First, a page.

CELAC Signals Start of a New Era in Latin America
A new regional cooperation bloc to include every country in the Americas except Canada and the United Sates has received almost no coverage in the English-language media. Some observers, however, believe the Community of Latin American and Carribean States -- CELAC for its Spanish acronym -- represents the first step in a historic geopolitical shift away from an era dominated by pro-U.S. policies.
"It's a regional grouping for a new era really, which is no longer about free trade and neoliberalism," says Alexander Main at the Center for Economic and Policy Research in Washington.
Foreign ministers from several of CELAC's 32 member countries approved a draft document outlining procedures and an operational framework for the organization in Caracas, Venezuela, last month. Some are calling the document an official charter, and according to Main, who spoke with Trend Lines earlier this week, its official approval is now very likely by the time Latin American heads of state gather for the organization's inaugural summit in July.
CELAC's makeup is similar to that of the Rio Group, an informal grouping of Latin American and Caribbean states begun in 1986 and heralded as an alternative forum to the Organization of American States (OAS), of which both Canada and the United States are members. The core difference is that upon official approval of its framework document, CELAC will take a step toward a level of formal and legal legitimacy never enjoyed by the Rio Group.
Furthermore, according to Main, past regional gatherings of foreign and finance ministers have "never been so comprehensive, with all of the countries of Latin America and the Caribbean present -- and the U.S. and Canada completely absent."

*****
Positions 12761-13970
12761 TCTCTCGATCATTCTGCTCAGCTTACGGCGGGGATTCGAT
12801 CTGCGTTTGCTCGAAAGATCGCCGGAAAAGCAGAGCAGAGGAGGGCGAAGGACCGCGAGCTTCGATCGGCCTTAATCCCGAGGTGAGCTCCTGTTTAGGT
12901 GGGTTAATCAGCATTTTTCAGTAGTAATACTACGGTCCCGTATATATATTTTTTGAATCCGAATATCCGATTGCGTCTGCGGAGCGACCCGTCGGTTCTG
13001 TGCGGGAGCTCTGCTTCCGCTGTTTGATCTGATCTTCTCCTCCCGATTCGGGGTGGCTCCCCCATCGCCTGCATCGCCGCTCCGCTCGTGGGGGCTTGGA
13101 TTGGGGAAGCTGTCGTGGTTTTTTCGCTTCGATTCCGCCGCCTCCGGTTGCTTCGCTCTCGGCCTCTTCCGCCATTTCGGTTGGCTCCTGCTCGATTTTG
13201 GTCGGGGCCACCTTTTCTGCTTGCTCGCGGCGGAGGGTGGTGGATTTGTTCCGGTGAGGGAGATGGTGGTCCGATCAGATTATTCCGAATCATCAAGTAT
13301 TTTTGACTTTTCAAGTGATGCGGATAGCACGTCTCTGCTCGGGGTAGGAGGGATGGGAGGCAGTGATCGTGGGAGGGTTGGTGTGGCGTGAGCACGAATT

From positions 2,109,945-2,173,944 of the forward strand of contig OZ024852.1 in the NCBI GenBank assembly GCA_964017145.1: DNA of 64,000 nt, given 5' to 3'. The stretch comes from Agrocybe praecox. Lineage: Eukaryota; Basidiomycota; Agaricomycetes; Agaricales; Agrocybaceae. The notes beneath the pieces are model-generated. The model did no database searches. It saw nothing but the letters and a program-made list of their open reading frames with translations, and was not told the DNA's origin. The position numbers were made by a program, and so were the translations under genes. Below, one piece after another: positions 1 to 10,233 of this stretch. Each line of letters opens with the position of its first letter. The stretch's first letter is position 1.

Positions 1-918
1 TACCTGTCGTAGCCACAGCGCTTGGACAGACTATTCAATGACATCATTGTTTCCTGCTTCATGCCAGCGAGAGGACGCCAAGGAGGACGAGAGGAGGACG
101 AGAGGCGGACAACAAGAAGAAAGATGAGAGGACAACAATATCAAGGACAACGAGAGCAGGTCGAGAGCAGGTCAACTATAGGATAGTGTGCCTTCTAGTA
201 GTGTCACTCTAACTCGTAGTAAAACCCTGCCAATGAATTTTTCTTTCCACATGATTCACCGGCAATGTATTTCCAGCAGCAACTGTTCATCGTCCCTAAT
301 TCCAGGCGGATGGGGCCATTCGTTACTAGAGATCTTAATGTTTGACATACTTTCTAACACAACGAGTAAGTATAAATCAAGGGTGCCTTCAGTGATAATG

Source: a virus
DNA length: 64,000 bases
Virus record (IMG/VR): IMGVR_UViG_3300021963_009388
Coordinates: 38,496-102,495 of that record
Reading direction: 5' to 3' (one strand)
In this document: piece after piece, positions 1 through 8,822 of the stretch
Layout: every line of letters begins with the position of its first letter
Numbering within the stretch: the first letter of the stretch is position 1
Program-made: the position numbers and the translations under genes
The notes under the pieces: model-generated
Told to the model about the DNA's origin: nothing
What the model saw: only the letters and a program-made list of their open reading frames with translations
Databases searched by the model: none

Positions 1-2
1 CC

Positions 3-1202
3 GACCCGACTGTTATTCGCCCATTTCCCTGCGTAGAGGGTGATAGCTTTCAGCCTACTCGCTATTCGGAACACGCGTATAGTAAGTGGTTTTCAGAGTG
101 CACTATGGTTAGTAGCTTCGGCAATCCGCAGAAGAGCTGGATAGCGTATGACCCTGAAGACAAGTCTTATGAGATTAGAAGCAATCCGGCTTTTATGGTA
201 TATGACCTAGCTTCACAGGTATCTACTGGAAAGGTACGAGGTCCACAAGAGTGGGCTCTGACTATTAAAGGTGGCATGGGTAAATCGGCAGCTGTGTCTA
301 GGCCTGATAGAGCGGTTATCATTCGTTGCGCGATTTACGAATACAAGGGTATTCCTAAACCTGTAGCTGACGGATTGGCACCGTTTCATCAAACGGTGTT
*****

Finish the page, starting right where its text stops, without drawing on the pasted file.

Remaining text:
CELAC has the support of both Mexico and Brazil, the weightiest economic forces in the Americas when Canada and the United States are not present. One of the bloc's key features is a collective desire to increase regional "solidarity and social inclusion and enhance 'complementarity' between the region's economies," said Main.
"They're trying to figure out ways their economies can complement each other, rather than follow the strict path of competitive economic relations," he said, noting that recent years have also been characterized by an increasingly shared political agenda among Latin American governments regardless of their internal politics.
"It's not just Bolivia and Ecuador [or Venezuela] that are trying to push a social agenda," said Main. "Governments, regardless of whether they lean right or left, are giving more priority to addressing the symptoms and the causes of poverty, at a minimum in their discourse, as well as making a priority of a social agenda that was for so long undermined, even marginalized during the phase of neoliberalism."
With the U.S. economy alone equal to that of all other countries in the region combined, relations and trade agreements have long been dominated by U.S. policy. The OAS has, in turn, played a dominant role as the region's international cooperation and coordination body.
While Main asserted that one driving force behind CELAC has been a shared antipathy among high-level regional players toward the United States' historically self-important posture within the OAS, the extent to which CELAC may undercut the organization's dominance during the years ahead remains to be seen.
Alexander Main offers regular analysis on Latin American affairs at the Center for Economic and Policy Research. He authored this piece about CELAC's formation last year.